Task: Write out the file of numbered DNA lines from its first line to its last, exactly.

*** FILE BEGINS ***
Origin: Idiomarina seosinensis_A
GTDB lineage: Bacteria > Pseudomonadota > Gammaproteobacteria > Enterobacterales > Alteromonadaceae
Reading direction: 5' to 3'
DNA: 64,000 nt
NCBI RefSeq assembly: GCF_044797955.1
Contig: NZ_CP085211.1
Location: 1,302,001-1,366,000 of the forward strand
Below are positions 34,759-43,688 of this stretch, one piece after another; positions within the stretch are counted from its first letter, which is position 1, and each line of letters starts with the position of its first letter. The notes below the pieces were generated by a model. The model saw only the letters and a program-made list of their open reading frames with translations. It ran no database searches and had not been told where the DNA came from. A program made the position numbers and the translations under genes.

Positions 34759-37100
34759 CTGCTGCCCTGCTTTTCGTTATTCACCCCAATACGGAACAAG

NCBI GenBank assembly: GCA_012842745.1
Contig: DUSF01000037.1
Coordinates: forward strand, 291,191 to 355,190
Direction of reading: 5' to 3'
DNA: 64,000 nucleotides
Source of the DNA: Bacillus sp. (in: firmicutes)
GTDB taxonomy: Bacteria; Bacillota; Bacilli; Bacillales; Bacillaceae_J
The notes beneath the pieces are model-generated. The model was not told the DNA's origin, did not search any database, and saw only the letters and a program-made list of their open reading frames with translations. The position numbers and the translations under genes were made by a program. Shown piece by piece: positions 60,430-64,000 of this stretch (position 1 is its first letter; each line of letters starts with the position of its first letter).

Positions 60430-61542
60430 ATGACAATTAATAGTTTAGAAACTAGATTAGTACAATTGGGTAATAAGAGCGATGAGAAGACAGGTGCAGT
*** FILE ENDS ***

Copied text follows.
Origin: Idiomarina seosinensis_A
GTDB lineage: Bacteria > Pseudomonadota > Gammaproteobacteria > Enterobacterales > Alteromonadaceae
Reading direction: 5' to 3'
DNA: 64,000 nt
NCBI RefSeq assembly: GCF_044797955.1
Contig: NZ_CP085211.1
Location: 1,302,001-1,366,000 of the forward strand
Below are positions 34,759-43,688 of this stretch, one piece after another; positions within the stretch are counted from its first letter, which is position 1, and each line of letters starts with the position of its first letter. The notes below the pieces were generated by a model. The model saw only the letters and a program-made list of their open reading frames with translations. It ran no database searches and had not been told where the DNA came from. A program made the position numbers and the translations under genes.

Positions 34759-37100
34759 CTGCTGCCCTGCTTTTCGTTATTCACCCCAATACGGAACAAG

NCBI GenBank assembly: GCA_012842745.1
Contig: DUSF01000037.1
Coordinates: forward strand, 291,191 to 355,190
Direction of reading: 5' to 3'
DNA: 64,000 nucleotides
Source of the DNA: Bacillus sp. (in: firmicutes)
GTDB taxonomy: Bacteria; Bacillota; Bacilli; Bacillales; Bacillaceae_J
The notes beneath the pieces are model-generated. The model was not told the DNA's origin, did not search any database, and saw only the letters and a program-made list of their open reading frames with translations. The position numbers and the translations under genes were made by a program. Shown piece by piece: positions 60,430-64,000 of this stretch (position 1 is its first letter; each line of letters starts with the position of its first letter).

Positions 60430-61542
60430 ATGACAATTAATAGTTTAGAAACTAGATTAGTACAATTGGGTAATAAGAGCGATGAGAAGACAGGTGCAGT